Relationship between physical performance and self-reported function in healthy individuals across the lifespan

Jennifer N. Baldwin*, Marnee J. McKay, Claire E. Hiller, Niamh Moloney, Elizabeth J. Nightingale, Joshua Burns

*Corresponding author for this work

Research output: Contribution to journalArticlepeer-review

11 Citations (Scopus)


Background: Functional outcome measures in clinical trials of musculoskeletal conditions need to be meaningful to individuals. Objectives: To investigate the relationship between physical performance and self/proxy-reported function in 1000 healthy children and adults. Design: Cross-sectional observational study (1000 Norms Project). Methods: One thousand males and females aged 3–101 years, healthy by self-report and without major physical disability, were recruited. Twelve performance-based tests were analysed: vertical and long jump, two hand dexterity tests, four balance tests, stepping reaction time, 30-second chair stand, timed up-and-down stairs, and six-minute walk. Self/proxy-reported function was assessed using the Infant-Toddler Quality of Life questionnaire, Child Health Questionnaire, Assessment of Quality of Life (AQoL)-6D Adolescent, AQoL-8D, International Physical Activity Questionnaire and work ability question. Bivariate and multivariate correlational analyses were constructed for infants (3-4y), children (5-10y), adolescents (11-17y), adults (18-59y) and older adults (60+). Results/findings: Socio-demographic characteristics were similar to the Australian population. Among infants/children, greater jump and sit-to-stand performance correlated with higher proxy-reported function (p < 0.05). There were no significant relationships observed for adolescents (p > 0.05). Greater jump, dexterity, balance, reaction time, sit-to-stand, stair-climbing and six-minute walk performance correlated with higher self-reported function in adults (r = −0.097 to.231; p < 0.05) and older adults (r = −0.135 to 0.625; p < 0.05). Multivariate regression modelling revealed a collection of independent performance measures explaining up to 46% of the variance in self/proxy-reported function. Conclusions: Many performance-based tests were significantly associated with self/proxy-reported function. We have identified a set of physical measures which could form the basis of age-appropriate functional scales for clinical trials of musculoskeletal conditions.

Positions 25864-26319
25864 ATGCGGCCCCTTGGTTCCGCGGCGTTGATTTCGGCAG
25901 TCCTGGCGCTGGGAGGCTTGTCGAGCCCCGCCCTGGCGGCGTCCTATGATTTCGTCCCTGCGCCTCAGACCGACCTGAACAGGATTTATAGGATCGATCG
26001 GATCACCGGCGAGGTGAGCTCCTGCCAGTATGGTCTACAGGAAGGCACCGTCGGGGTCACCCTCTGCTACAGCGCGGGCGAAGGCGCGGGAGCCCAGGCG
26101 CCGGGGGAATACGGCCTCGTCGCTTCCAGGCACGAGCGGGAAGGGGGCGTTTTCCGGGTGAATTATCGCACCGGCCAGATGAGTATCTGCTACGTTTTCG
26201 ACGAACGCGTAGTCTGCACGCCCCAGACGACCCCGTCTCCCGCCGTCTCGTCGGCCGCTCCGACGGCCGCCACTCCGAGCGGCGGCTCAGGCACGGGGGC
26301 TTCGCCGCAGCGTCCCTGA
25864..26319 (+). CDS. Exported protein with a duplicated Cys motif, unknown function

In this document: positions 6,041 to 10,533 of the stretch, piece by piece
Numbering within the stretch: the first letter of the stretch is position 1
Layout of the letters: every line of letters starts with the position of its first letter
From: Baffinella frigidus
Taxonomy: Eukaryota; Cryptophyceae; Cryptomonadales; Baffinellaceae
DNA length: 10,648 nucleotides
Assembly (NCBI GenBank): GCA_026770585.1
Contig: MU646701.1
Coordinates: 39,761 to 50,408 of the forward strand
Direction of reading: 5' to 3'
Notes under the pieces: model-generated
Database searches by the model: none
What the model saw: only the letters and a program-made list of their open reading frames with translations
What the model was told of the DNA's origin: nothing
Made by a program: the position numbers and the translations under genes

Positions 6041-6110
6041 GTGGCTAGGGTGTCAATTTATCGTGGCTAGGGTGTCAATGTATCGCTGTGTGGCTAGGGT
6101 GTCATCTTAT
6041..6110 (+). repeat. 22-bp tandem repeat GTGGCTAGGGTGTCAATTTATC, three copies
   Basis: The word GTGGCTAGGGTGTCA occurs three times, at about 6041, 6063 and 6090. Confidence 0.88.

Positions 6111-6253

Original languageEnglish
Pages (from-to)10-17
Number of pages8
JournalMusculoskeletal Science and Practice
Publication statusPublished - 1 Aug 2017


  • outcome assessment
  • quality of life
  • aging
  • activities of daily living


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